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ON FAITH & MEDIA View Comments

The Last Mountain

By
Sr. Rose Pacatte, FSP
Source: AmericanCatholic.org

This feature-length documentary is about a group of people from Coal River Valley, W.Va. and their efforts to stop Massey Energy from blasting Cold River Mountain, the last of five hundred Appalachian mountaintops that had been blasted for coal.

Not only are local activists featured, but Robert Kennedy, Jr., an environmental attorney and activist lends his considerable support and legal knowledge to stop the destruction of Cold River Mountain.

The aerial cinematography of the vast destruction resulting from coal mining are especially powerful, as are Kennedy’s encounters with Massey Coal executives who are unable to respond adequately to charges of environmental and human destruction brought about by the corporation’s practices.

I was impressed by Kennedy’s passionate explanation of Big Coal’s greatest success: the destruction of the democratic process from the local level to the federal. At a recent press day he told film critics: “They (Massy Energy and others) have succeeded in doing catastrophic damage to the state (of West Virginia); they flattened an area the size of Delaware, 1.4 million acres over the last ten years according to the EPA, buried 2200 miles of rivers and streams, cut down 500 of biggest mountains in West Virginia.

“The problem,” Kennedy continued, “is where you see large scale destruction of the environment of this magnitude you also see the subversion of democracy and that is the real victory big coal has accomplished in West Virginia.”

“The Last Mountain” was written and directed by award-winning filmmaker Bill Haney of UnCommon Productions. Tim Disney, grandson of Roy and Edna Disney, is one of the executive producers as he was on another of Haney’s documentaries, “The Price of Sugar” (2007) that exposed grave human and social tragedy perpetrated by large corporations in the Dominican Republic.

The good news is that there are two remedies available to citizens and believers who care about people and the environment: become involved in the democratic process from your local zoning office to town and city councils and support alternative energy sources such as wind farming. The film concludes at Portsmouth Abby in Rhode Island where the Benedictine monks installed a windmill, inspiring the town to switch to wind energy as well.

“The Last Mountain” is the most important film I have seen this year.


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Anthony Claret: The "spiritual father of Cuba" was a missionary, religious founder, social reformer, queen’s chaplain, writer and publisher, archbishop and refugee. He was a Spaniard whose work took him to the Canary Islands, Cuba, Madrid, Paris and to the First Vatican Council.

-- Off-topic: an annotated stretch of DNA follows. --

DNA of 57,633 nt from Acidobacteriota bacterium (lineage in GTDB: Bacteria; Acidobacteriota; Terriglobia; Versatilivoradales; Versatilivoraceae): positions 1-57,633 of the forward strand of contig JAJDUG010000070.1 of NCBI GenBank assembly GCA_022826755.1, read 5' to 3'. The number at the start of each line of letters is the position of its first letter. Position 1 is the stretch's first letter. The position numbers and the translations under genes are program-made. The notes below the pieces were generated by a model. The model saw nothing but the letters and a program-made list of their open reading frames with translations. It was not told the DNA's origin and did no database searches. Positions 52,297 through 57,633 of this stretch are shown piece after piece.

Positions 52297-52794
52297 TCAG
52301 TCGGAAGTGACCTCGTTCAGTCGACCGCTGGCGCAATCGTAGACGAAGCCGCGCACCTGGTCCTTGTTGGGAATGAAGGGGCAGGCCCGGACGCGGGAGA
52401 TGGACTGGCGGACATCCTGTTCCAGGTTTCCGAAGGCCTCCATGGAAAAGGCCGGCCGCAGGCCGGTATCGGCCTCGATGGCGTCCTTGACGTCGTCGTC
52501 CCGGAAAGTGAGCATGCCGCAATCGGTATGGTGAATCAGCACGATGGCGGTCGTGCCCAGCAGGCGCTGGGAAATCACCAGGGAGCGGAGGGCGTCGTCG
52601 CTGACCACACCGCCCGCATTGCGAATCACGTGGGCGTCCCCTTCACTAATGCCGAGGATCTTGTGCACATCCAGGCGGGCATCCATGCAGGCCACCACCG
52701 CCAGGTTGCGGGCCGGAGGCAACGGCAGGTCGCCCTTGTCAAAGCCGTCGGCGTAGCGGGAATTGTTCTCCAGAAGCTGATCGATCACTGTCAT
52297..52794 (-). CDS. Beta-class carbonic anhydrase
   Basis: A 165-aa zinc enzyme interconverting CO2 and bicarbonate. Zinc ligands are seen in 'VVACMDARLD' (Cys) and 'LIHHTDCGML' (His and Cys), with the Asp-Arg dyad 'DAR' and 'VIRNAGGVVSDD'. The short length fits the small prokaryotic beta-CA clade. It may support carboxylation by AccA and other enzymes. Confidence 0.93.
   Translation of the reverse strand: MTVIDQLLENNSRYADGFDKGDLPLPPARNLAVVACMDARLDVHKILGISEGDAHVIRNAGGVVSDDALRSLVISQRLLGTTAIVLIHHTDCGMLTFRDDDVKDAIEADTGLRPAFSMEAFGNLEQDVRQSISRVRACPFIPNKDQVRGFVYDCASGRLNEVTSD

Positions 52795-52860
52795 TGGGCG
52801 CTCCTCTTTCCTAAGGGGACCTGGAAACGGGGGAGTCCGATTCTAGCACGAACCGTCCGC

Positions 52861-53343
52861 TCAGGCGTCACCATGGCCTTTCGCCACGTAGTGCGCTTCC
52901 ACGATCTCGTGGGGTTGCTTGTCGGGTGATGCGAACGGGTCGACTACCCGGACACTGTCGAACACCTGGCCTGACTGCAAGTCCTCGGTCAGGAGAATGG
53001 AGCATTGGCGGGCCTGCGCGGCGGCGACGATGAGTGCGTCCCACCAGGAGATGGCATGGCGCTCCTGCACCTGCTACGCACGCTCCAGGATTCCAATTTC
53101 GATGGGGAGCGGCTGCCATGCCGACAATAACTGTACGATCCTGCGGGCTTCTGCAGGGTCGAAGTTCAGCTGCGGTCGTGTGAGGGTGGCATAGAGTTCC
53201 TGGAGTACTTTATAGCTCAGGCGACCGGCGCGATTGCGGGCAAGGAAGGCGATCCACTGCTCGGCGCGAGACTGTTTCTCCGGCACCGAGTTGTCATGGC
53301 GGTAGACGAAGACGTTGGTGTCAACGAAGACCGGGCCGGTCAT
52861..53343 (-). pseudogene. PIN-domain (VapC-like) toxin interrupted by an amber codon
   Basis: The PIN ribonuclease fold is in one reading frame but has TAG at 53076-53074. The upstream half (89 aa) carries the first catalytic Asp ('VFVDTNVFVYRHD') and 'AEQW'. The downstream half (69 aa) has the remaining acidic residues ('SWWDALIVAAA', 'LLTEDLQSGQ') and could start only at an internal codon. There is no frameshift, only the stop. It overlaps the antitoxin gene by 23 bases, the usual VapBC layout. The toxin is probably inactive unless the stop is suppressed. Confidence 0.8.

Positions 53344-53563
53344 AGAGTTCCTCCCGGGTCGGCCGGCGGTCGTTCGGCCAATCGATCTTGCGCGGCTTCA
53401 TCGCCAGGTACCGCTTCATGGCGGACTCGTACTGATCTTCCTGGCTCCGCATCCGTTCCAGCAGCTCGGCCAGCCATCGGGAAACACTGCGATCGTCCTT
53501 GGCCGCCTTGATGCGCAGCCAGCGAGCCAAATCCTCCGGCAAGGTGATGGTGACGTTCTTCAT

<p>In his spare time as weaver and designer in the textile mills of Barcelona, he learned Latin and printing: The future priest and publisher was preparing. Ordained at 28, he was prevented by ill health from entering religious life as a Carthusian or as a Jesuit, but went on to become one of Spain’s most popular preachers. </p><p>He spent 10 years giving popular missions and retreats, always placing great emphasis on the Eucharist and devotion to the Immaculate Heart of Mary. Her rosary, it was said, was never out of his hand. At 42, beginning with five young priests, he founded a religious institute of missionaries, known today as the Claretians. </p><p>He was appointed to head the much-neglected archdiocese of Santiago in Cuba. He began its reform by almost ceaseless preaching and hearing of confessions, and suffered bitter opposition mainly for opposing concubinage and giving instruction to black slaves. A hired assassin (whose release from prison Anthony had obtained) slashed open his face and wrist. Anthony succeeded in getting the would-be assassin’s death sentence commuted to a prison term. His solution for the misery of Cubans was family-owned farms producing a variety of foods for the family’s own needs and for the market. This invited the enmity of the vested interests who wanted everyone to work on a single cash crop—sugar. Besides all his religious writings are two books he wrote in Cuba: <i>Reflections on Agriculture</i> and <i>Country Delights</i>. </p><p>He was recalled to Spain for a job he did not relish—being chaplain for the queen. He went on three conditions: He would reside away from the palace, he would come only to hear the queen’s confession and instruct the children and he would be exempt from court functions. In the revolution of 1868, he fled with the queen’s party to Paris, where he preached to the Spanish colony. </p><p>All his life Anthony was interested in the Catholic press. He founded the Religious Publishing House, a major Catholic publishing venture in Spain, and wrote or published 200 books and pamphlets. </p><p>At Vatican I, where he was a staunch defender of the doctrine of infallibility, he won the admiration of his fellow bishops. Cardinal Gibbons of Baltimore remarked of him, "There goes a true saint." At the age of 63, he died in exile near the border of Spain.</p> American Catholic Blog The greatest tragedy of our world is that men do not know, really know, that God loves them. Some believe it in a shadowy sort of way. If they were to really think about it they would soon realize that their belief in God’s love for them is very remote and abstract. Because of this lack of realization of God’s love for them, men do not know how to love God back. —Catherine de Hueck Doherty

 
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